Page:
On April 25, the Ukrainian Parliament adopted bill No. 8449-d, radically changing regulations in the renewable energy sector. Among other things, the law received amendment No. 24, which limits the ability of owners of solar power plants located on the grounds of private households to sell electricity at a higher price (the "green" rate) than that of electricity produced at conventional power plants.
The Labor Code mentions only a 5-day or 6-day workweek, but this does not mean that employers cannot change the workday or workweek duration. Business, courts and even regulatory authorities - all of them understand that Ukrainian labor legislation lags far behind the real needs of society today (it satisfies neither employees nor employers).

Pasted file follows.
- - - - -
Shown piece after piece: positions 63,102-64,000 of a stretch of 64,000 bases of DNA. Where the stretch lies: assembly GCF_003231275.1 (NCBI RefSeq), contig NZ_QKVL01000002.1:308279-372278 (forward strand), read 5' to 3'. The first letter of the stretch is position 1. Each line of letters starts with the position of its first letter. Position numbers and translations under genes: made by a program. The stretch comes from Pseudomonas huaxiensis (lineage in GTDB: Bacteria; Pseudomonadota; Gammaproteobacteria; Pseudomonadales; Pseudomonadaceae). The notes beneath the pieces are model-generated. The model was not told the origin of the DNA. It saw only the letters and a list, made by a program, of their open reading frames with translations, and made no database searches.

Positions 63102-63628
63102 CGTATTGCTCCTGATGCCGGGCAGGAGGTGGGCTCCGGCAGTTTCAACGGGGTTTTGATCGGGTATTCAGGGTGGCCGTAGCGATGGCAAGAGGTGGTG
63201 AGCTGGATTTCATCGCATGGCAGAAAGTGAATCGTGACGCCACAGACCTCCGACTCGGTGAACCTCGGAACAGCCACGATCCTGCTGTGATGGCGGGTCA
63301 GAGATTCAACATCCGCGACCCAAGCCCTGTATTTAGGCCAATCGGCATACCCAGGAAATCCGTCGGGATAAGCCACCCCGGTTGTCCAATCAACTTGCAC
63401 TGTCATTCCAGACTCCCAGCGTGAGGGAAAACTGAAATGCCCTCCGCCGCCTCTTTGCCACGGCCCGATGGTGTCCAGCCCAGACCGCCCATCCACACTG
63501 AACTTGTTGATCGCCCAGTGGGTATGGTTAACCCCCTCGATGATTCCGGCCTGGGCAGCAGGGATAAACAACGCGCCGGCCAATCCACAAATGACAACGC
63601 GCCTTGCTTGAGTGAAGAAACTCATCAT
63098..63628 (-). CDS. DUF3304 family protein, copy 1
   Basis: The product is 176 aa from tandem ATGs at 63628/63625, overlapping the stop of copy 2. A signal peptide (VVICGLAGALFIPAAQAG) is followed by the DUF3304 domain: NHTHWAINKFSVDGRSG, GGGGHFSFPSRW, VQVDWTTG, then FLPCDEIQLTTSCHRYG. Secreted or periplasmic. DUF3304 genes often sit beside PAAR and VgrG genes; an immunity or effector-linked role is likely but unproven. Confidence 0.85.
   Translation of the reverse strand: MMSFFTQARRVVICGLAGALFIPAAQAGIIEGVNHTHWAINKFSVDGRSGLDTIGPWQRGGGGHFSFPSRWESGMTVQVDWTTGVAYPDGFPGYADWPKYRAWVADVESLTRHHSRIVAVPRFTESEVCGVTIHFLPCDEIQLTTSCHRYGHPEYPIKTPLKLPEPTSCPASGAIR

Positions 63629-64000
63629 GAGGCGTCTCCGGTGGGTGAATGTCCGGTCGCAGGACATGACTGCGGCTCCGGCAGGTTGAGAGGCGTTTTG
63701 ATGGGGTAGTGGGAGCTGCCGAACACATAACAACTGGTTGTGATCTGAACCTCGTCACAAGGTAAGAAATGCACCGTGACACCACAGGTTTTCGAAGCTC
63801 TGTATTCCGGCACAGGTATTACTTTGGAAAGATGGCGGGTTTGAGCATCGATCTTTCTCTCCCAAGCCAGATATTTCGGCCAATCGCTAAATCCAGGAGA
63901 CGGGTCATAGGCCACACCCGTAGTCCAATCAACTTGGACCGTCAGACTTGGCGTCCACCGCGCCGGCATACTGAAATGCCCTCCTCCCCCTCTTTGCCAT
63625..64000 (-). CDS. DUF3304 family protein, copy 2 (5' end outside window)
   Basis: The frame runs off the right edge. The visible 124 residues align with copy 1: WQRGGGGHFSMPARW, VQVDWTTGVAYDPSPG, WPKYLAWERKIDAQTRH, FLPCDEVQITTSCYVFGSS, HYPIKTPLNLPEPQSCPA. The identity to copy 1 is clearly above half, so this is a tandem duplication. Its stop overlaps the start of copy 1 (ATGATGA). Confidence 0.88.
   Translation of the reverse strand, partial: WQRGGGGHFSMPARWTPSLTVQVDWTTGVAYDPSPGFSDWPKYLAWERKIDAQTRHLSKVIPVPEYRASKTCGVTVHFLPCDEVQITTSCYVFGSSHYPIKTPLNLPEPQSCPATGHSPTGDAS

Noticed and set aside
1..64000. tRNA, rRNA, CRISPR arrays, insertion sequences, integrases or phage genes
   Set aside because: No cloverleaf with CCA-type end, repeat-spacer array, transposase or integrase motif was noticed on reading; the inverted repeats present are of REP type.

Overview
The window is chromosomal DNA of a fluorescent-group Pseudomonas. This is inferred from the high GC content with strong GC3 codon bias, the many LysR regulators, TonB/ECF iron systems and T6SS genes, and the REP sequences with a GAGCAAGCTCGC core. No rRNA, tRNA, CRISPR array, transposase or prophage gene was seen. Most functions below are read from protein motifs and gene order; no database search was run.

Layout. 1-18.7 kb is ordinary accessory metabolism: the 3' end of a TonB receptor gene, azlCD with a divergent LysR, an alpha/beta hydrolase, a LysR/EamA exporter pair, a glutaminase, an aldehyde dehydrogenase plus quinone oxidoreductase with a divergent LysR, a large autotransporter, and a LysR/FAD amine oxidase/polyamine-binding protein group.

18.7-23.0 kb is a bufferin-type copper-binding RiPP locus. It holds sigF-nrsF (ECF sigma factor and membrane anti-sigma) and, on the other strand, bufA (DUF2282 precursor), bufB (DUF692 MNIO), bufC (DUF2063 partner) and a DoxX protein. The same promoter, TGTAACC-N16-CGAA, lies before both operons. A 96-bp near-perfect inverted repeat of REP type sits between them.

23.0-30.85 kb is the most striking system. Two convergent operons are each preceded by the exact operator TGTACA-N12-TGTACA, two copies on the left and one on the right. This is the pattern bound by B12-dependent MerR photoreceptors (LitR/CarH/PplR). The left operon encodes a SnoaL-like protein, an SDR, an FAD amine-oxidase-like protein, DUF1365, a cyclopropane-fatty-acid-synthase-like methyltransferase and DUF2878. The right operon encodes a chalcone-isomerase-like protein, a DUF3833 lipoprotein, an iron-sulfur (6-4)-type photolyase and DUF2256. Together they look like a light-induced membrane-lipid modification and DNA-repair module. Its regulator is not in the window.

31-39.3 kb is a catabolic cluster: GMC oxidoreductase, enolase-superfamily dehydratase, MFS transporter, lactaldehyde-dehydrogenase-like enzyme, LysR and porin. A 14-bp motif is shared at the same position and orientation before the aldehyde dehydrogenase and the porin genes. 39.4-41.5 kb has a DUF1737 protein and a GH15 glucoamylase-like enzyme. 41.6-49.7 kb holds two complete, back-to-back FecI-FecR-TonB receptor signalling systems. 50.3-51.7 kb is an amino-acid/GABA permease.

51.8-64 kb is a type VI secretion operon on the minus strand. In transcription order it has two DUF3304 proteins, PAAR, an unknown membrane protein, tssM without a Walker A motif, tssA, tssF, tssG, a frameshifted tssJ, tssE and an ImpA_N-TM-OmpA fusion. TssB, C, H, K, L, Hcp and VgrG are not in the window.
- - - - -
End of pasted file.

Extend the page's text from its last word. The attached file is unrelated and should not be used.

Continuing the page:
Modern art is everywhere these days. When going out in the morning, you can easily stumble on a graffiti of a gorilla in a pink mask painted on the walls, which could simply turn out to be a creation of some unrecognized genius from next door - or Banksy himself.
Depending on the form of business in Ukraine (by the way, we will describe this in detail in our video - subscribe to our channel), you can create a fairly flexible system of governing bodies.
The medical reform is radically changing the approach to hospital management, transforming budgetary institutions into municipal enterprises. Another important change is that now it will be directors or a team of them, not administrators, running these enterprises, and not necessarily ones with medical education.
On 31 January 2019 Ukraine’s energy market started changing. In December consumers were already getting notices on changes in electric power suppliers as well as persistent proposals to sign new contracts.